It was dark, cold and anything but lonely. Hundreds of people filled the winter night on their way to or from the holiday celebration underway in Muldoon Park. Quickly, I passed the fire engine parked to serve as an emergency vehicle at the corner of Lincoln and Chemung streets. The crossing guard signaled for me to walk and I headed towards the park.
The small village park stood transformed. Max Weed and his Halflingers waited by the curb while people climbed into the back of the wagon for a ride. The bandstand decorated with lights glowed as a hum from the crowd filled in the spaces between musical performances.
At the corner of Park Avenue and Park Place near the Vietnam War Memorial, Mike Cary and his reindeer stood behind a chain link enclosure. I passed by the reindeer in search of my friend Anne Shaffer. Near the booth that housed Santa, I found her.
“Anyone else here?”
“No, not yet.”
It wasn’t long before we were joined by the other members of our Zumba group; Fitness with Serena from Athens, PA . Zumba helped me stay in shape, keep extra pounds off and generally have fun.
Once the sound equipment was connected, the music motivated my feet and the exercise kept me warm from the biting cold. After we completed our routine, I left the group and met up with my husband, Moe.
“Let’s take a look at the ice sculptures,” I said.
Four sculptors from Sculpted Ice Works carve out their creations in ice at different locations in the park. By walking in a circle through the park, you were able to view each one. Since it was late, the artists were putting the finishing touches on their ice sculptures.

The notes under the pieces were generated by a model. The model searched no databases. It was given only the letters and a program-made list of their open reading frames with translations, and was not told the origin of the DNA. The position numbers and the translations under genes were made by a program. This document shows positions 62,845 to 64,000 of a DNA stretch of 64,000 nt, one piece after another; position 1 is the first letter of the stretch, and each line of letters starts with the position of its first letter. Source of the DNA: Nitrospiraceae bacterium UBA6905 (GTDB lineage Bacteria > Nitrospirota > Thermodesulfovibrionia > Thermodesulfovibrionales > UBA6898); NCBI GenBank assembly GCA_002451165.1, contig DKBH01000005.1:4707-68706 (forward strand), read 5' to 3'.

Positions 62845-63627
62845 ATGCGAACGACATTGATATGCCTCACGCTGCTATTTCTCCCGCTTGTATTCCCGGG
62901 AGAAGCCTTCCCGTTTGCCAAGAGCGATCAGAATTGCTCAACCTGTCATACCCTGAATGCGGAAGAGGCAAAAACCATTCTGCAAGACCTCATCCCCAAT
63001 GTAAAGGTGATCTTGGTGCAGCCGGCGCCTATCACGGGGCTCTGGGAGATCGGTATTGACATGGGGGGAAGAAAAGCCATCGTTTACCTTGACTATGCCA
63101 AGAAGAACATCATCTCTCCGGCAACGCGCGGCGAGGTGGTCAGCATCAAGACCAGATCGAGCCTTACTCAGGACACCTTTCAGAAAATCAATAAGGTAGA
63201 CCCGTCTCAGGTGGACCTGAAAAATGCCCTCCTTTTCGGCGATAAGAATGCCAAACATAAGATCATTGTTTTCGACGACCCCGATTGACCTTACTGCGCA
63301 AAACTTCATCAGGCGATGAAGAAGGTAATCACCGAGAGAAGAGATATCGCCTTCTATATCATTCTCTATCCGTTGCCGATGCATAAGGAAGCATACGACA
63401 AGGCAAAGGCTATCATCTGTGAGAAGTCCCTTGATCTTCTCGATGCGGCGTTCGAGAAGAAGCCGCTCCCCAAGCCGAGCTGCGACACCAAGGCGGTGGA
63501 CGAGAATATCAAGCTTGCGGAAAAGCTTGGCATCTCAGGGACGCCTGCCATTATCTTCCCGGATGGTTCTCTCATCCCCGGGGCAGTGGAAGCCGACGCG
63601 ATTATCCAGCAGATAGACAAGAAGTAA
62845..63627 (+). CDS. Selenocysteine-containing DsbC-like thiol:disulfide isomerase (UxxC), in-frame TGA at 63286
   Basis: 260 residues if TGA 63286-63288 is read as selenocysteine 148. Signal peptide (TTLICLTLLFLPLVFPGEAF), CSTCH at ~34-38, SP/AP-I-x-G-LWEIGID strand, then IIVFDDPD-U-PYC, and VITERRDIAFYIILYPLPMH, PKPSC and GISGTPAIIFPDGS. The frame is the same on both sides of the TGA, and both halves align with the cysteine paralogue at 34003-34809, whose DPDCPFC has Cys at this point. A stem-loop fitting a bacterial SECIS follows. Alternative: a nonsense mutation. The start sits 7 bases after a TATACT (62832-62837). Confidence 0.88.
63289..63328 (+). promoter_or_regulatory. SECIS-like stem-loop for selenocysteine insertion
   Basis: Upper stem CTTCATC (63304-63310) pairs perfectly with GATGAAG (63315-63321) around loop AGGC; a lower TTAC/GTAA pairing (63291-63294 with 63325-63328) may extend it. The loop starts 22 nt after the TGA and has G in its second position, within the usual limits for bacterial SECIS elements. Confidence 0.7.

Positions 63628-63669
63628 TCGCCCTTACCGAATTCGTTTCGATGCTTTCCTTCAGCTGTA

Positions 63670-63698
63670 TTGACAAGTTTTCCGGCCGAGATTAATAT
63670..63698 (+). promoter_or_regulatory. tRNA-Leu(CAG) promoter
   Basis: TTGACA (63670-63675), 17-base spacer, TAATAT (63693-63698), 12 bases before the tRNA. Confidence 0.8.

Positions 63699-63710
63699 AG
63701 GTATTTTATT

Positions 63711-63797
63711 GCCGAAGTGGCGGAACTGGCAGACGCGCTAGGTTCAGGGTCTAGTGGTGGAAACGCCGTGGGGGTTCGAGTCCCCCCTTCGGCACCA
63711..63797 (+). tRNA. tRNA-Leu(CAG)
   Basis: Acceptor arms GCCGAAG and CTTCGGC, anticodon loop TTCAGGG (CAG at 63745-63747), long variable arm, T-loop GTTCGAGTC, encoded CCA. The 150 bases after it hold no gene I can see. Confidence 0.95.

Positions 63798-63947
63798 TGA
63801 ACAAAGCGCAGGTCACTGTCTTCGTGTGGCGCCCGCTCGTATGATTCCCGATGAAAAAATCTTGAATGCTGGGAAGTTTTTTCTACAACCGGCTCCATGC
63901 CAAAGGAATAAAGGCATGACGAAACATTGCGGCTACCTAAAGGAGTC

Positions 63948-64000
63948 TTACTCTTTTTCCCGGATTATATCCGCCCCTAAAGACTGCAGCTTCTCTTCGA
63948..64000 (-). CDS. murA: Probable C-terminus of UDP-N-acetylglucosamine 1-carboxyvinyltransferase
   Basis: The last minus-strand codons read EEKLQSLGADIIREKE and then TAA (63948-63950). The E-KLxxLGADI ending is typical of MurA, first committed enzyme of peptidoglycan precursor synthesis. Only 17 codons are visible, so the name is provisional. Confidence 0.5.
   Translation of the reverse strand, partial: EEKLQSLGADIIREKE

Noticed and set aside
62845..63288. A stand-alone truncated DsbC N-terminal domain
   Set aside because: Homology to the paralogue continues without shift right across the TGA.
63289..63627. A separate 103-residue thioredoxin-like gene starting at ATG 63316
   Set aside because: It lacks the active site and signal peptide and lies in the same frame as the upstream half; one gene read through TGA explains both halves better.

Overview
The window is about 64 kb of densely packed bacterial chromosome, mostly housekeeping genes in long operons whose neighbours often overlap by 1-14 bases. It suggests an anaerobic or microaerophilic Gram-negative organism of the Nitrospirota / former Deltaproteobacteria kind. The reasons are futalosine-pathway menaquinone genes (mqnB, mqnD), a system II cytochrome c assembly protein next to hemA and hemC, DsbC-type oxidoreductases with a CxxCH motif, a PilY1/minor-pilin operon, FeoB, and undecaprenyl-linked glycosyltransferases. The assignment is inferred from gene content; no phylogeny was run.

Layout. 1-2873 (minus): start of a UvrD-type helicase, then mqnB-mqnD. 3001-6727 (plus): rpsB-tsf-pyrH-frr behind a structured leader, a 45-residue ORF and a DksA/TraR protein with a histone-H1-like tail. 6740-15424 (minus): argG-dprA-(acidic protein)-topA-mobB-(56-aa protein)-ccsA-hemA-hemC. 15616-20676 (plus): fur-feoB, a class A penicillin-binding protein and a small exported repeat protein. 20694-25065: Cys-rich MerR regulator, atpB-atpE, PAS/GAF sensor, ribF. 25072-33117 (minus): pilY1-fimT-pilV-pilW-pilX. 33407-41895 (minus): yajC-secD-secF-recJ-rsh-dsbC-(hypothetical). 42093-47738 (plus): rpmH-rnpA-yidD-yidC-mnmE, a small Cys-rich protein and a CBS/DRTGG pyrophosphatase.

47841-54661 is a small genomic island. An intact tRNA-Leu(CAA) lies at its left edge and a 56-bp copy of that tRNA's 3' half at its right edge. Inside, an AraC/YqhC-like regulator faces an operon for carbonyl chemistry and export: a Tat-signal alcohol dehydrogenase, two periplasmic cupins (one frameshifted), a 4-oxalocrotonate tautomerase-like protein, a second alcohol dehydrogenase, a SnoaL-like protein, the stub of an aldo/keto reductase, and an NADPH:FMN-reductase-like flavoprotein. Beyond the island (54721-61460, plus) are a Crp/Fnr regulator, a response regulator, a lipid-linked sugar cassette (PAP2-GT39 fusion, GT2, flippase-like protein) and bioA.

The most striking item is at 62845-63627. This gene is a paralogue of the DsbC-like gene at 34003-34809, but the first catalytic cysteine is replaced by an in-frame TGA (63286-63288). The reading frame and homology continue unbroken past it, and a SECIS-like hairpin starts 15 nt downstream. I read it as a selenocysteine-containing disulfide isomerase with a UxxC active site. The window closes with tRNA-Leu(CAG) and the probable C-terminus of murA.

The first ice sculptor we met was John Hanson. He remembered me from last year. We chatted as he finished up his sculpture of Rudolf by giving him a red nose.
“That’s really impressive,” I said.
“Thanks, a woman stopped to watch and gave me a tube of lipstick for the nose. It works,” he replied.
Lora Borer carved her sculpture with a chainsaw carefully cutting out snowflakes and trimming off edges. The words Tinsel-n-lights swirled in gentle curves and clear-cut penmanship in a block of ice balanced on top of the sculpture. She too remembered me from last year and took time to talk with me and others in the crowd.
Not far away the buzz of a chainsaw hit the cold air as Neil Trimper neatened and refined his ice-sculpture of a kneeling angel. A crowd gathered to watch and he stopped periodically to answer questions from people observing his work.
I remembered Neil from my first Tinsel-n-Lights 2011.
“So where do you go after your done here?” I asked.
“We have two winter festivals tomorrow in New Jersey. The first is in the morning and another at night.”
“You know the weather report calls for a huge snowstorm tonight and tomorrow.”
“I heard. It makes it hard since we have a big truck to haul our equipment, but we’ll make it.”
Moe and I stopped to view Walter Gasiorek’s sculpture of an elf. This was Walter’s first year at Tinsel-n-lights. Before long, we said our farewells to Walter and called it a night. The temperature proved bitter cold and most of the crowd had left. Lucky for us it was a short walk up Lincoln Street and home.